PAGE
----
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Stress Corrosion Cracking of 304L and 316L Stainless Steels in Salt-Spray Environment
|Authors: ||Yu-Chin Ho|
|Contributors: ||NTOU:Institute of Materials Engineering|
salt-spray;stress corrosion cracking;rolling;sensitization
|Issue Date: ||2013-10-07T02:46:17Z
In this work, 304L stainless steel (SS) was subjected to either sensitization treatment at 650℃/10hr or grain-coarsening treatment at 1150℃/1hr before rolling to 20% reduction in thickness. The effects of carbide precipitation and coarse grain size on the stress corrosion cracking (SCC) of the specimens were evaluated and compared to the base metal specimen. The susceptibility of distinct specimens to SCC was ranked by determining the maximum and total crack length of the U- bent specimen at 80℃ in a salt-spray environment. The results indicated the effect of grain-coarsening treatment had a minor role on the SCC susceptibility. However, the sensitization before rolling could obviously raise the cracking susceptibility of the specimens in the salt-spray environment. Moreover, the crack path was more likely to change from transgranular to intergranular for the sensitized specimens. It was noted that cracks tended to initiate at the intersection of slip bands in the cold-rolled specimens. The step-wise crack growth in all the specimens was associated with the crack growth along the slip bands or induced martensite therein. Various samples were exposed to the salt-spray environment and periodically measured the weight loss of the samples. The results indicated the cold-rolled and sensitized specimens showed higher weight loss than other specimens. Furthermore, the base metal was more resistant to surface dissolution in the salt-spray condition under the free applied-loading.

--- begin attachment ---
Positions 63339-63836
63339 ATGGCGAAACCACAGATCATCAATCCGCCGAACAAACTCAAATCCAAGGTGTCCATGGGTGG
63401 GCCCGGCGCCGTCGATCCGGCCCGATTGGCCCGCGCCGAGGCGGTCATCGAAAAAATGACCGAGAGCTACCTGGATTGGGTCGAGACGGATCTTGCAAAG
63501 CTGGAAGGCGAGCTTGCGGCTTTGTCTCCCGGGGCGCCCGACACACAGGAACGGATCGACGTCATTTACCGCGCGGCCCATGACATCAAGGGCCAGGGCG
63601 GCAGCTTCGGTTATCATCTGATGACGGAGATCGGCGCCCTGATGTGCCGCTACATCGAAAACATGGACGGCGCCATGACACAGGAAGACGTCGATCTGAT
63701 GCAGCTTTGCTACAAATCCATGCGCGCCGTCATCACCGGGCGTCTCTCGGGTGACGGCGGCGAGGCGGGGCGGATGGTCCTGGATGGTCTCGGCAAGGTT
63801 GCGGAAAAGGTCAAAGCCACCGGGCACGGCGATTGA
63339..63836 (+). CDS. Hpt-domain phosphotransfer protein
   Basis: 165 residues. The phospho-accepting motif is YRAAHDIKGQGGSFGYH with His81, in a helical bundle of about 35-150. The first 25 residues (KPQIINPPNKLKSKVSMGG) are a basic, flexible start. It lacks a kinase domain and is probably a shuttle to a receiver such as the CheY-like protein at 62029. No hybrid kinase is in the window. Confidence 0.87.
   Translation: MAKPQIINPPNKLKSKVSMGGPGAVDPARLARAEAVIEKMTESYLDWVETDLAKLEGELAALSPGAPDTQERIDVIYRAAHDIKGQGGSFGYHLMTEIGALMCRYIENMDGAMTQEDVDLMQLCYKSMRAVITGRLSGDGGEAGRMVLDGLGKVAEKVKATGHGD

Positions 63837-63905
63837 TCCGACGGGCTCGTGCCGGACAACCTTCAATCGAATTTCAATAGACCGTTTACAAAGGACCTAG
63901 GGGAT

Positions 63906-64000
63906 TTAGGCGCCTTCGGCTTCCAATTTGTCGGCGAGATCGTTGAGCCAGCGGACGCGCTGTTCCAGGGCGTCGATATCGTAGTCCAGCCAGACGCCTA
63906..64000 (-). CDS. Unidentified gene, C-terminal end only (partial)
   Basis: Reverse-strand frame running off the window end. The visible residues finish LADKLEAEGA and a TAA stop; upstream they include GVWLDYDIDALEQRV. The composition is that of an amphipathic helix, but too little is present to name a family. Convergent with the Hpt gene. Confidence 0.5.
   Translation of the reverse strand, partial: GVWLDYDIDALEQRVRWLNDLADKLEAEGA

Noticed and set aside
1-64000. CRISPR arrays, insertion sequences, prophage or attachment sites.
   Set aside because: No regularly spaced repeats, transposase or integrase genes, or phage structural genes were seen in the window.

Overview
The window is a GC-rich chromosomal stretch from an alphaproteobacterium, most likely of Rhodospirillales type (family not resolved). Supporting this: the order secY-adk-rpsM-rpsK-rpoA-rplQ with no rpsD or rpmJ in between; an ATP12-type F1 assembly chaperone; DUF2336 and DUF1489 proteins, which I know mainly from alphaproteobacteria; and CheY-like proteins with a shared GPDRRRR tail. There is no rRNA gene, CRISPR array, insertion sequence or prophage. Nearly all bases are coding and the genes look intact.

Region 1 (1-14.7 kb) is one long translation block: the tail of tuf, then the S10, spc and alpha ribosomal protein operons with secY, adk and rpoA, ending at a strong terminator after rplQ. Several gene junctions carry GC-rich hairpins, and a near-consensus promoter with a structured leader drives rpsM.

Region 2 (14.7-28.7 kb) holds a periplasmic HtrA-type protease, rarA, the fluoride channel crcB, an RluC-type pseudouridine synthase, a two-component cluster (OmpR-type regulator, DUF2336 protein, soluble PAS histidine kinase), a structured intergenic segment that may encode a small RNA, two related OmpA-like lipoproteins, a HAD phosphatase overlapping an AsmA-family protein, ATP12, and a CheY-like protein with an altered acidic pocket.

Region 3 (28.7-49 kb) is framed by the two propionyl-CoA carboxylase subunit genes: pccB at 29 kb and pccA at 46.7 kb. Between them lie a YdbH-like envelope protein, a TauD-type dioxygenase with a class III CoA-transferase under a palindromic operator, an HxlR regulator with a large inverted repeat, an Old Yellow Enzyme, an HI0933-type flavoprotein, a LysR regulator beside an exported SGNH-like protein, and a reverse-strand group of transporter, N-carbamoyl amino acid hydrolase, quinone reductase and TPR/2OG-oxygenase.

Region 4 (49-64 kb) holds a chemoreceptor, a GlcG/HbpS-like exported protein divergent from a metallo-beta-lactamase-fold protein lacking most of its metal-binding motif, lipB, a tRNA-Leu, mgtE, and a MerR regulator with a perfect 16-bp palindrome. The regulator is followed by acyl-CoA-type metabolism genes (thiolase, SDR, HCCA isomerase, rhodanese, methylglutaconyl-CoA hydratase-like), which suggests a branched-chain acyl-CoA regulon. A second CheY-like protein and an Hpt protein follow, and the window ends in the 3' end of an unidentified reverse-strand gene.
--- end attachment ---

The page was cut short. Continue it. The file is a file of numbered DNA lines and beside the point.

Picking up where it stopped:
|Appears in Collections:||[材料工程研究所] 博碩士論文|
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